Crafts-Hobbies Vivian | 31 Jan 2010 07:18 pm

Coin Collecting at the Drop of a Dime

The beauty of dime collecting is it’s not only a hobby, but could also be a very profitable business venture. Dime collecting fascinates both youngsters and the elderly. The first step in this hobby starts from home. You will have to check your piggy banks, saving pots, dime jars, loose change etc. to see if you have a hidden gem. You might be in hold of a treasure in the form of a cheap monetary denomination.

Like wine and works of art, dimes also gain significant value as they get old. The older the dime is, the more is its historical and monetary values. Some of the dimes were minted in few hundred numbers. The odds of someone having that dime which had a limited mintage and circulation today is very less. So this lesser available dime has a great number of takers in the auction market. There has been auctions where rare and age old dimes were sold for millions of American dollars. A dime minted in 1894 was auctioned for 1.3 million USD in Baltimore. This is just one scenario and there are hundreds others out there.

Apart from being a profitable asset and a business venture, dime collecting is a great hobby to pursue. Dime collectors are respected as knowledgeable and sensible individuals by our society. For instance, a large number of dimes minted have the image of Lady Liberty engraved in the front face of the dime. This is a clear indication how much Americans value Liberty and Freedom. Respect for feminism and womanhood is also portrayed subtly.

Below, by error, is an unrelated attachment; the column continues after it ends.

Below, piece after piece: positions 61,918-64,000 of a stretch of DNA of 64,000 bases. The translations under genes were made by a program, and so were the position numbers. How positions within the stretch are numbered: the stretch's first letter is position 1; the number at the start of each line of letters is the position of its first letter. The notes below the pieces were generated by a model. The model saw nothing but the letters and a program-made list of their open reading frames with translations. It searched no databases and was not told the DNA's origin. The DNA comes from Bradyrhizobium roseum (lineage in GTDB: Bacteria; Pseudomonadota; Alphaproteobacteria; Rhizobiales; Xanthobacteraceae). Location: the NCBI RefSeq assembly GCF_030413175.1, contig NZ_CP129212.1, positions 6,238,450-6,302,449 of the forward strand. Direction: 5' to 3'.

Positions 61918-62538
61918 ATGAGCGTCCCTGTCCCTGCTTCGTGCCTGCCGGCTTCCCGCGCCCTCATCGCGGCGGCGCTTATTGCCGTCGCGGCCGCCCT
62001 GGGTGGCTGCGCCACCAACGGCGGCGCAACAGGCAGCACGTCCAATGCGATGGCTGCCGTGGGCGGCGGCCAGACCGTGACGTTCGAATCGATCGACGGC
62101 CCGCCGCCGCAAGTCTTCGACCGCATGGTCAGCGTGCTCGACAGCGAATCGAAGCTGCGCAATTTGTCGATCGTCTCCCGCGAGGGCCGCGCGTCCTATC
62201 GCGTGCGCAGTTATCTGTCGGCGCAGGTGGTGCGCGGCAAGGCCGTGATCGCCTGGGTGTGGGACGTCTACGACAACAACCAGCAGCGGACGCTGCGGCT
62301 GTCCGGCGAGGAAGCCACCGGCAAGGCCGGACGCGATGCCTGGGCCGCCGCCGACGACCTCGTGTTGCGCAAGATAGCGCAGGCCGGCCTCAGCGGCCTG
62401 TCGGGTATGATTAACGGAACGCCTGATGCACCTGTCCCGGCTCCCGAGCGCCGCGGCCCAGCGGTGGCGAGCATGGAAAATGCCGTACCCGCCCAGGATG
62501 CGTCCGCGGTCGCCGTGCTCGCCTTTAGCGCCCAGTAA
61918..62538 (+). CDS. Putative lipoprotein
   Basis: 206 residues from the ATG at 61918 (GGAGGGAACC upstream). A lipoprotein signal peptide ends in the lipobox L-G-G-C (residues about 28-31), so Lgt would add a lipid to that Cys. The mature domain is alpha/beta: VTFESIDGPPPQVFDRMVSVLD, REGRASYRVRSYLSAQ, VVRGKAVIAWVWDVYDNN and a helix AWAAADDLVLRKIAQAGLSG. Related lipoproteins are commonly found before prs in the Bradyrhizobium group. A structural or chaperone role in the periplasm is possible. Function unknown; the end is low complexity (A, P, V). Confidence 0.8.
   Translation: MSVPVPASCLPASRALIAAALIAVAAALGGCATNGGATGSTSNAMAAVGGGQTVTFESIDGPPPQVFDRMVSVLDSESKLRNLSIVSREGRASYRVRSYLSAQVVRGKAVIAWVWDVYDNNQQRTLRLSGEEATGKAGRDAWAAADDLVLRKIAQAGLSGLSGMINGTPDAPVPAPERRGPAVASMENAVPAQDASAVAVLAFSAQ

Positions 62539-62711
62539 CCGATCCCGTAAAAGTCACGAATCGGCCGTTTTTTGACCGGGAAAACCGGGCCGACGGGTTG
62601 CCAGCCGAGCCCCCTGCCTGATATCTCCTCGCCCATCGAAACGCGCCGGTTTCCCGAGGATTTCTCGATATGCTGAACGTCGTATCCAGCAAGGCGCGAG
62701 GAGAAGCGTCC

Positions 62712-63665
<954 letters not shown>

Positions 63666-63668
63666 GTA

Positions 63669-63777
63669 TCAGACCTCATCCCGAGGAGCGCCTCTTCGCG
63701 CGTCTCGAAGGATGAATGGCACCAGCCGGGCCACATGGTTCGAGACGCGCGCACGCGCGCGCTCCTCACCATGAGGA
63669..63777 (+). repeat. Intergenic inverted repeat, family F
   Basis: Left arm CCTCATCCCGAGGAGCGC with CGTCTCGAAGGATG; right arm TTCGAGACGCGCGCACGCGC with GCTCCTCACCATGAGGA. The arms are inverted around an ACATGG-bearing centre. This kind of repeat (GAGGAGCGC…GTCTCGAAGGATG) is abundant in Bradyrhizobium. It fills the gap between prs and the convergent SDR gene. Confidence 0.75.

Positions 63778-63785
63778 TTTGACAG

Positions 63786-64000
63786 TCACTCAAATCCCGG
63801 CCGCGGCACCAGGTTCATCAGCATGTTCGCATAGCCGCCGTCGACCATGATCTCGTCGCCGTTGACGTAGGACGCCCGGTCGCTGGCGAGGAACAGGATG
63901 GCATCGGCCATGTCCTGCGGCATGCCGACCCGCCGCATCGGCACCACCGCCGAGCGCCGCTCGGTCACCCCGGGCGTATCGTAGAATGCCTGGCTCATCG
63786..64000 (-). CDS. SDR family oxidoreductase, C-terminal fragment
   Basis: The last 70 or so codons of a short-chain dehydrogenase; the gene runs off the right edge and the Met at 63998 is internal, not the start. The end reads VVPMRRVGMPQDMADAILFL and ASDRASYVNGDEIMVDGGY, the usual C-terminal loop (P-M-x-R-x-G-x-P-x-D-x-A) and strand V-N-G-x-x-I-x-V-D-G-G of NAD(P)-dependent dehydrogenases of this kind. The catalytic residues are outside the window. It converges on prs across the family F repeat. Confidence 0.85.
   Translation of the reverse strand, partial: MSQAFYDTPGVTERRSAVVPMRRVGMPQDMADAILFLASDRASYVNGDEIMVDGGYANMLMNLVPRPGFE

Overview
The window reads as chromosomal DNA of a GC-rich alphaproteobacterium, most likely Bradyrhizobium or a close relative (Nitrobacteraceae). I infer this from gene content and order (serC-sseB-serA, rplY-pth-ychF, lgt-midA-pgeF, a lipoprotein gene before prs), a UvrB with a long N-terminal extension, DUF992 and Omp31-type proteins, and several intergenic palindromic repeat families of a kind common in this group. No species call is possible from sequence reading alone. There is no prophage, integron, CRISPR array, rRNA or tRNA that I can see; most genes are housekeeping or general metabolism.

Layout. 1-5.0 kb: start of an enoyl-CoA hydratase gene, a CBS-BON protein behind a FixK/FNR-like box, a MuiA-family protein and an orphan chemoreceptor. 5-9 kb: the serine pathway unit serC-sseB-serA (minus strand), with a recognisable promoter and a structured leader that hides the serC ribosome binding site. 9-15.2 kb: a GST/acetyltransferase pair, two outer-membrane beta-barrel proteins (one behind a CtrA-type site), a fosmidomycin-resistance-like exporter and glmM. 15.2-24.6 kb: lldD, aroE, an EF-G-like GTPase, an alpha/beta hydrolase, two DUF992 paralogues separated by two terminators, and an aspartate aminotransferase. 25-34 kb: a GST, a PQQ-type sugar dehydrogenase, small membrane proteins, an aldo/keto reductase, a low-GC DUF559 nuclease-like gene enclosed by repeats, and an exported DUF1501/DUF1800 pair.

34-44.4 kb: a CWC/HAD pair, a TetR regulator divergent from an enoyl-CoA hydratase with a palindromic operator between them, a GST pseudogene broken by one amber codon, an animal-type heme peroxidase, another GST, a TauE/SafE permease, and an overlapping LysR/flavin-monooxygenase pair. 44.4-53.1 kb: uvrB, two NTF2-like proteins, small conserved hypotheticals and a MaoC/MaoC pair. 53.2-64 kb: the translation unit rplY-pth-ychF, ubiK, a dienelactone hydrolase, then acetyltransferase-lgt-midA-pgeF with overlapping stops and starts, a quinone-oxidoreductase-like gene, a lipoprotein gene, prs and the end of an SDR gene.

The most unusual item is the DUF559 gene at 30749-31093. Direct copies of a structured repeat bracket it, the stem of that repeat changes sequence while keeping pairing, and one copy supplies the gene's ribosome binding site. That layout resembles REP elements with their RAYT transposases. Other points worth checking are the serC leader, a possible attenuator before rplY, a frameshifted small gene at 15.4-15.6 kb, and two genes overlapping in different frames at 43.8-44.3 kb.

Acquiring a dime for your collection is a challenging process. But that is not the end of the game. Dimes need to be properly taken care of. Metals have a tendency of getting corroded and tarnished. The first thing a dime collector should do is to get proper storage systems which are being sold at various collectible stores. On the other hand, you could build your own home grown solution to save money and add your own personal touch. The most important step is to keep the dimes separate.

The dimes should never be stored or cleaned together, as doing so may damage the surface of the dime irrevocably. Dimes should never be cleaned with acid or soaps with harsh chemicals. Mild soap and towel will do the trick. To protect the dimes from dirt and oil from the fingers, they should be handled along the edges. If you have extra money to spare, a temperature control system would be perfect and would complete the storage circle. If there are valuable dimes in your collection, you could use alarm systems at or a bank locker at home. Happy Dime Collecting!

?2008 – All Rights Reserved. The author, Brian Schwartz is the webmaster and fellow dime collector at DimeSeek – The Dime Collector’s Source.

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